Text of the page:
stephanie jones

Archive for April, 2011|Monthly archive page

Fabulous TED Talk about Choice…

In creativity, democracy, families, films for teacher education, freedom on April 14, 2011 at 11:42 pm
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Save Our Schools March July 30th – Pack Your Bags!

In communities, democracy, discourse, Education Policy, high-stakes tests on April 6, 2011 at 5:58 pm

Plan your trip to D.C. now! The SOS (Save Our Schools) Movement is gaining strength and powerful educators from across the country will converge in D.C. July 28 – 31 in the summer of 2011, with the march actually happening on July 30th. Be part of this historic event when teachers stand up and demand that schools be saved from the damaging policies and practices from NCLB and Race to the Top.

A group of students from here at the University of Georgia are organizing a trip – so if you work on a college campus somewhere, encourage preservice and inservice teachers alike to experience the amazing power of collective action and organizing.

And if you’re in a school, organize a bus trip or car pool or cross-country flight to demonstrate your commitment to education and these demands from SOS (pasted from their website):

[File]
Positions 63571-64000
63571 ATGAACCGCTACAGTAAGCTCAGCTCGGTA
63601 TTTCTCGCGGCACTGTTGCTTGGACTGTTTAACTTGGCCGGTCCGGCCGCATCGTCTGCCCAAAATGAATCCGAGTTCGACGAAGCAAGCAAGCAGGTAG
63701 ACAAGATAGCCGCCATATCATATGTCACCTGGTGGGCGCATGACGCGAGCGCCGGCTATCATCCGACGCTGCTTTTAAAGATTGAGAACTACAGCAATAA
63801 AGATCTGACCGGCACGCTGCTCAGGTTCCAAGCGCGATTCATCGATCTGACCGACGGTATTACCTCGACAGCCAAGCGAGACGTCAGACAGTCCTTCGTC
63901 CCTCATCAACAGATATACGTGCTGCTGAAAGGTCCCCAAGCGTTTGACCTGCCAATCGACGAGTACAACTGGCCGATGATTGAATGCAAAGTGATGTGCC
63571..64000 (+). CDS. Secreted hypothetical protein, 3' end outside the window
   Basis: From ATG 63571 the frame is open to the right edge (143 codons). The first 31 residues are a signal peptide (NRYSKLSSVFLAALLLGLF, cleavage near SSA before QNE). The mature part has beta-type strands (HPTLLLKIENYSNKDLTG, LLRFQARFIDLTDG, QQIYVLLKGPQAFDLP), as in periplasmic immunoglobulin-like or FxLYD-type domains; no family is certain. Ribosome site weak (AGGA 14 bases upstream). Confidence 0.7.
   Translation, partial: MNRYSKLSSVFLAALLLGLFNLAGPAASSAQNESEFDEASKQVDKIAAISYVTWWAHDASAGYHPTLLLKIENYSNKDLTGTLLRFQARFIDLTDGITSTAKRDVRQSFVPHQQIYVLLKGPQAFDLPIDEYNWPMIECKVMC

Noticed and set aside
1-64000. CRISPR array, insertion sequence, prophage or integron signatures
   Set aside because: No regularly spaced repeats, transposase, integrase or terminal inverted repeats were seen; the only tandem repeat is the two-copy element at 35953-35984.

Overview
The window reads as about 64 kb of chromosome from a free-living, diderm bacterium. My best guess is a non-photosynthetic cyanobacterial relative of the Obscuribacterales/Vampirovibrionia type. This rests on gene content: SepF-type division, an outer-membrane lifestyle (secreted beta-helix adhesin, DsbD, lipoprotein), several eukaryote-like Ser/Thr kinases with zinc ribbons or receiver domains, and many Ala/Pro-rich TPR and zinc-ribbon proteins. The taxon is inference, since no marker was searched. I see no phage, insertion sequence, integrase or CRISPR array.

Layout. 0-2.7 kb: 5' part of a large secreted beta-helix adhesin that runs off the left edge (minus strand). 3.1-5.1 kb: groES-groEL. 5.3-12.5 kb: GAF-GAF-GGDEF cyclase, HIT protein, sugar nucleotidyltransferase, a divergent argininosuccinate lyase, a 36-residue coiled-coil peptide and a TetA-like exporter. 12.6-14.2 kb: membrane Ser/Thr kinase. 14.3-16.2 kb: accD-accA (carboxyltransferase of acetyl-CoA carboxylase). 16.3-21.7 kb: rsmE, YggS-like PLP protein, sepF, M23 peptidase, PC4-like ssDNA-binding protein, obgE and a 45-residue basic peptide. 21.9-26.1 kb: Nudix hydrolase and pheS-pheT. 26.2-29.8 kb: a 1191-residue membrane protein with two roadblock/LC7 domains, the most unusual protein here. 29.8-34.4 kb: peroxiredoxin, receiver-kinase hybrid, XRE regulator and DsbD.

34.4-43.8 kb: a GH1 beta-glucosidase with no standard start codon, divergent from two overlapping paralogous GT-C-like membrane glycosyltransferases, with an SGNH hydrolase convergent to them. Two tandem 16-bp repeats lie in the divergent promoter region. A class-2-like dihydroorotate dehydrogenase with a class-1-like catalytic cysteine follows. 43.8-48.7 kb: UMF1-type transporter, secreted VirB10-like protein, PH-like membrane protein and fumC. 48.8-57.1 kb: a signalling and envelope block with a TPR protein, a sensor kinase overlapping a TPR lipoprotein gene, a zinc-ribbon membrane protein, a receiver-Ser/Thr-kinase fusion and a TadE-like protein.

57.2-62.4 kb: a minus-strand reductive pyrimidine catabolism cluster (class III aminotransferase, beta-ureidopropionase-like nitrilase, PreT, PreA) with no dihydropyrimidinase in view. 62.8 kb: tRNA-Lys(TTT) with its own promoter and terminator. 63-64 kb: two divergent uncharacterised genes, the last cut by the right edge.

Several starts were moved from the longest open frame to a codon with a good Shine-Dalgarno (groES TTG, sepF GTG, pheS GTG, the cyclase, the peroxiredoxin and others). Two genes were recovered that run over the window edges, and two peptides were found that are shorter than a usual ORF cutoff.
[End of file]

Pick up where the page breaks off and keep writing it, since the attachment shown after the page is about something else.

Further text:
For the future of our children, we demand:

Equitable funding for all public school communities

  • Equitable funding across all public schools and school systems
  • Full public funding of family and community support services
  • Full funding for 21st century school and neighborhood libraries
  • End to economically and racially re-segregated schools

End high stakes testing used for the purpose of student, teacher, and school evaluation

  • Use multiple and varied assessments to  evaluate students, teachers, and schools
  • End pay per test performance for teachers and administrators
  • End to public school closures based upon test performance

Teacher, family and community leadership in forming public education policies

  • Educator and civic community leadership in drafting new ESEA legislation
  • Federal support for local school programs free of punitive and competitive funding
  • End political and corporate control of curriculum, instruction and assessment decisions for teachers and administrators

Curriculum developed for and by local school communities

  • Support teacher and student access to a wide-range of instructional programs and technologies
  • Well-rounded education that develops every student’s intellectual, creative, and physical potential
  • Opportunities for multicultural/multilingual curriculum for all students
  • Small class sizes that foster caring, democratic learning communities

 

Here’s the SOS website again – check it out!

 

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